Variations of the guitar have existed for over 4000 years yet the structural design has remained virtually unchanged since Antonio Torres first developed the modern look we are used to seeing today back in 1850. This however does not mean that innovations and developments have not continued to be made in regards to the design, as one of the most important aspects of the design process of any guitar, be it acoustic or electric, is the material used to produce the body of the instrument. The selection process is one that requires due consideration as to the desired tone of the final product, with each bringing its own unique qualities.
What is the difference?
Woods in particular are famed for their ability to influence the tone of a guitar, not because they add to the sound but because they absorb it. Their differing densities and grain structure allow the materials to absorb different frequencies which alter the way in which the strings vibrate, therefore allowing each material to produce its own, individual and identifiable sound.
The sound can also be affected by whether or not you opt for a solid wood or laminate design. With solid, the entire body is made of the desired, good quality wood while with laminate, a thinner version of the good quality wood will be used to cover layers of cheaper alternatives, making it less expensive to manufacture and purchase. When strings are played on a guitar, the sound waves travel through the wood and make it vibrate but they are less able to do so with laminates, meaning the quality of sound from a solid wood body is generally considered to be better.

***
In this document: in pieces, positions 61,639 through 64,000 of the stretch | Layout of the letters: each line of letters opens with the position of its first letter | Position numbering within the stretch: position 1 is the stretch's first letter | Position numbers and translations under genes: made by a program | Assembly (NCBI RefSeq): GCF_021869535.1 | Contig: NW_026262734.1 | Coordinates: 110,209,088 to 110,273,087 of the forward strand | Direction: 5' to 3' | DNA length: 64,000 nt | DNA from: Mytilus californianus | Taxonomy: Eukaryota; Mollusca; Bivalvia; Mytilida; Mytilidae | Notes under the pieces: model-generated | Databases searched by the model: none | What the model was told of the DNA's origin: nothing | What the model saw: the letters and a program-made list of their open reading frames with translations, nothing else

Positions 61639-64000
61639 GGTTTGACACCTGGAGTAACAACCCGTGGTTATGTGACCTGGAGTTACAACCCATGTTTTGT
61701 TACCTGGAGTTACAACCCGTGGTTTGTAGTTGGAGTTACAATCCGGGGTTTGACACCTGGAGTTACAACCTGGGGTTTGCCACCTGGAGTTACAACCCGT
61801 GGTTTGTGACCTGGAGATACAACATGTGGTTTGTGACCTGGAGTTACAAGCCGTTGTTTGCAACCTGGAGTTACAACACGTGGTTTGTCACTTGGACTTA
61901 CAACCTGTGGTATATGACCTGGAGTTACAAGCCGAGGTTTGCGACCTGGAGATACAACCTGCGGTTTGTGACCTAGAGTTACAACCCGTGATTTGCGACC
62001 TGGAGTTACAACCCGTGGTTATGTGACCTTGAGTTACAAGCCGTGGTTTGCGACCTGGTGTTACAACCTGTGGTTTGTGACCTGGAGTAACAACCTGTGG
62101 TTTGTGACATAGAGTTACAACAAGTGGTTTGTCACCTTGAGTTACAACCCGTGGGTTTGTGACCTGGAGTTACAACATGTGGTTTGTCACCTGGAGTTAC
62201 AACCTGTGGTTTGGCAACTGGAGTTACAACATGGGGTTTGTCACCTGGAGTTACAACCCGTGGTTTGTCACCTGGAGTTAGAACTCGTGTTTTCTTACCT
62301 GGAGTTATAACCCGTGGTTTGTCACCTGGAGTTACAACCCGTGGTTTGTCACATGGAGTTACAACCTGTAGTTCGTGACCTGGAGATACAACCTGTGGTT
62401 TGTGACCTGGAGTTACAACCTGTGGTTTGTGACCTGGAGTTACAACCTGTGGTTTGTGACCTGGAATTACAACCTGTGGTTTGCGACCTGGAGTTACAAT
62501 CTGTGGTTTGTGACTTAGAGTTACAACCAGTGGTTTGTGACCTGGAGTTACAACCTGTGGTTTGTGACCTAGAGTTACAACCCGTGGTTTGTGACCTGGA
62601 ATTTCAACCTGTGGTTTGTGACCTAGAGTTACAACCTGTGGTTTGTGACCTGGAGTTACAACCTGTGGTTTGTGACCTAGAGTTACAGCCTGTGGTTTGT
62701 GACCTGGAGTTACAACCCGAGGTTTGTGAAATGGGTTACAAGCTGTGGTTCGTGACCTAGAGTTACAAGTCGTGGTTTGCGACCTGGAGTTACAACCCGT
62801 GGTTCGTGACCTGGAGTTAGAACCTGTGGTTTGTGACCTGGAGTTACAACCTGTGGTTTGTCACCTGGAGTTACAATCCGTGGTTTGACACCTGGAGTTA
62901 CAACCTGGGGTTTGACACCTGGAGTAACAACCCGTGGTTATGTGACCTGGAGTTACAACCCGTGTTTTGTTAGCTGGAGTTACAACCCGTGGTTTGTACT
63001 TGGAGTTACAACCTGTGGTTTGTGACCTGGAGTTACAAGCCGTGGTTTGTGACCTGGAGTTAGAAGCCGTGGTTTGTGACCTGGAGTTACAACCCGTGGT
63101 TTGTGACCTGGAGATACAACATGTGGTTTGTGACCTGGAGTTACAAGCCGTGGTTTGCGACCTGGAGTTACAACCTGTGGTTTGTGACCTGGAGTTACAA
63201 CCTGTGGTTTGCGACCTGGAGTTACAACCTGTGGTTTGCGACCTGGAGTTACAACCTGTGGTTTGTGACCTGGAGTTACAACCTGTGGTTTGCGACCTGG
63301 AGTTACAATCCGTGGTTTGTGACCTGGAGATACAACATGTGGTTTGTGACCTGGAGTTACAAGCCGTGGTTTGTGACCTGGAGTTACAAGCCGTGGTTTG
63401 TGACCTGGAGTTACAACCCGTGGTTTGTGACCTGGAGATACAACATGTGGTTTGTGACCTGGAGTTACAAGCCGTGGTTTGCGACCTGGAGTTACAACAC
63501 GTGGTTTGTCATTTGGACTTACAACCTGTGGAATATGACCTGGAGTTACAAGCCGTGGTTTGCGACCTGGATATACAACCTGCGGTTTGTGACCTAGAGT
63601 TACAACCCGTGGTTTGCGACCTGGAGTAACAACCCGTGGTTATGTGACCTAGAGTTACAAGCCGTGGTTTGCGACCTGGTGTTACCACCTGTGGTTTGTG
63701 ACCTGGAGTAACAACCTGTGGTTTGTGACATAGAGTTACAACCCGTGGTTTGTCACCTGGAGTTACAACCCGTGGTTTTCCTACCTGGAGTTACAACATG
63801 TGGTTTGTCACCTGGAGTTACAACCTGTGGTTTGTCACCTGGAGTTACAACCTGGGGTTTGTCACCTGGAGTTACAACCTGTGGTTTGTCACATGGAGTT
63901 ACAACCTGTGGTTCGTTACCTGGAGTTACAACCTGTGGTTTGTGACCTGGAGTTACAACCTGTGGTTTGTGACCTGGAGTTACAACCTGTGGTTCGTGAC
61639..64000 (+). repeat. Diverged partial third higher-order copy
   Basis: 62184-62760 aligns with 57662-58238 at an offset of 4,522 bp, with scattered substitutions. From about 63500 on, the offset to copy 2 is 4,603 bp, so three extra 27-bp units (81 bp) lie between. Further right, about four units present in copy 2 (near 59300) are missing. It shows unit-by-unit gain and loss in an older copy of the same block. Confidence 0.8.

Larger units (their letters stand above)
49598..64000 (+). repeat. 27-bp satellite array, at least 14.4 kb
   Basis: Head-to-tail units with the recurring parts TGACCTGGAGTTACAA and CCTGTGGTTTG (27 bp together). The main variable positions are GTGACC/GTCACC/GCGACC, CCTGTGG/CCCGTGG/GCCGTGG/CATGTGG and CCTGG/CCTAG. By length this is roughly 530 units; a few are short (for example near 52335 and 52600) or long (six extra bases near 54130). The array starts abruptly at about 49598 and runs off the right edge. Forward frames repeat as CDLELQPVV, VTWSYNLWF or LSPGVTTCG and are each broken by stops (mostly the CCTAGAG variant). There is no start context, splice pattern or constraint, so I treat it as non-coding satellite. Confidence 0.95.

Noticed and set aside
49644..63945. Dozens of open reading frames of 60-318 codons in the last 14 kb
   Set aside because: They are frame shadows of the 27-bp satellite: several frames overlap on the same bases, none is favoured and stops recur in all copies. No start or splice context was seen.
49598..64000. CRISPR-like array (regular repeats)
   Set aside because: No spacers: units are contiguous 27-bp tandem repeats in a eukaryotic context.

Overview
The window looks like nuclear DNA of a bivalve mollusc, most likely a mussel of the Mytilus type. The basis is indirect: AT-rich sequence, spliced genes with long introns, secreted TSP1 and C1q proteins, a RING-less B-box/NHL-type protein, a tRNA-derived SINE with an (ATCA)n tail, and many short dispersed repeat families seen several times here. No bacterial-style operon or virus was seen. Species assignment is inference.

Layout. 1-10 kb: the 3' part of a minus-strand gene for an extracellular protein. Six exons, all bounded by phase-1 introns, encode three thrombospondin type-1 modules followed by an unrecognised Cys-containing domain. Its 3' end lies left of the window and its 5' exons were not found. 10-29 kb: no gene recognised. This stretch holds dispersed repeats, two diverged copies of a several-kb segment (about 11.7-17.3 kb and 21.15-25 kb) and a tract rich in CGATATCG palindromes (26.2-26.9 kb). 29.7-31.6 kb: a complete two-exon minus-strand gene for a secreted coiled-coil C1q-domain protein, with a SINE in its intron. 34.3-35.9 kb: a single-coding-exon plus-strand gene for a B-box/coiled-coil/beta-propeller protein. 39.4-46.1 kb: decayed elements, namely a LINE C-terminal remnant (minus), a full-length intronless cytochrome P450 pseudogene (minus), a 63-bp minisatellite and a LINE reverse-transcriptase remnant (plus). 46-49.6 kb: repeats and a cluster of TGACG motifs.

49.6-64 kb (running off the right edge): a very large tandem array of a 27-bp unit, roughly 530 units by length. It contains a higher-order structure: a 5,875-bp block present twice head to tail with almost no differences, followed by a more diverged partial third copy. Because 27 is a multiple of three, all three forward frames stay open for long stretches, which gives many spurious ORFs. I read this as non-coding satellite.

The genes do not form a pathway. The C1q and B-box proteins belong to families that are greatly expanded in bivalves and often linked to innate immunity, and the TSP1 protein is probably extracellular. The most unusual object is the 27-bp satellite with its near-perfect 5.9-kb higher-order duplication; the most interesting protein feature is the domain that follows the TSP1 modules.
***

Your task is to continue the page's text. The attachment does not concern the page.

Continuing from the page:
Spruce and cedar are considered two of the most popular, affordable materials from which to produce guitars. Spruce guitars have a clearer tone, described as Germanic in sound, while those made from cedar have a warmer tone identified as Spanish in musical origin. The reason for their popularity is that both woods mature with age, improving the quality of the sound from the instrument the more it is played.
Many different woods have been used to create commercial guitars however, ranging from Alder (lightweight and tan in colour), Ash (soft with an open grain) and Rosewood (heavy with a warm tone) to Mahogany (dense with a good sustain), Maple (durable with a distinct grain pattern) and Walnut (moderate weight with a high quality finish).
The impact of quality
Wood is graded by quality, with AAA being the best available. Generally speaking, the more expensive a guitar is, the better quality of wood is likely to have been used to manufacture it but this will not always be the case, so you should always check its grading before you commit to a purchase. If in doubt, ask the salesman as they should have detailed information on the origins of all of their instruments.
As a rough rule of thumb for all types of wood, the more uniform and neat the grain is and the less knots it contains, the better the quality and therefore the better the final instrument. The more erratic the natural structure of the wood, the more the sound waves will struggle to pass through it evenly, impacting on the sound produced.
So, the next time you are browsing through guitars, looking to make your next purchase, pay closer attention to the materials used and not just the external appearance of the instrument; it really can affect the clarity and quality of sound produced.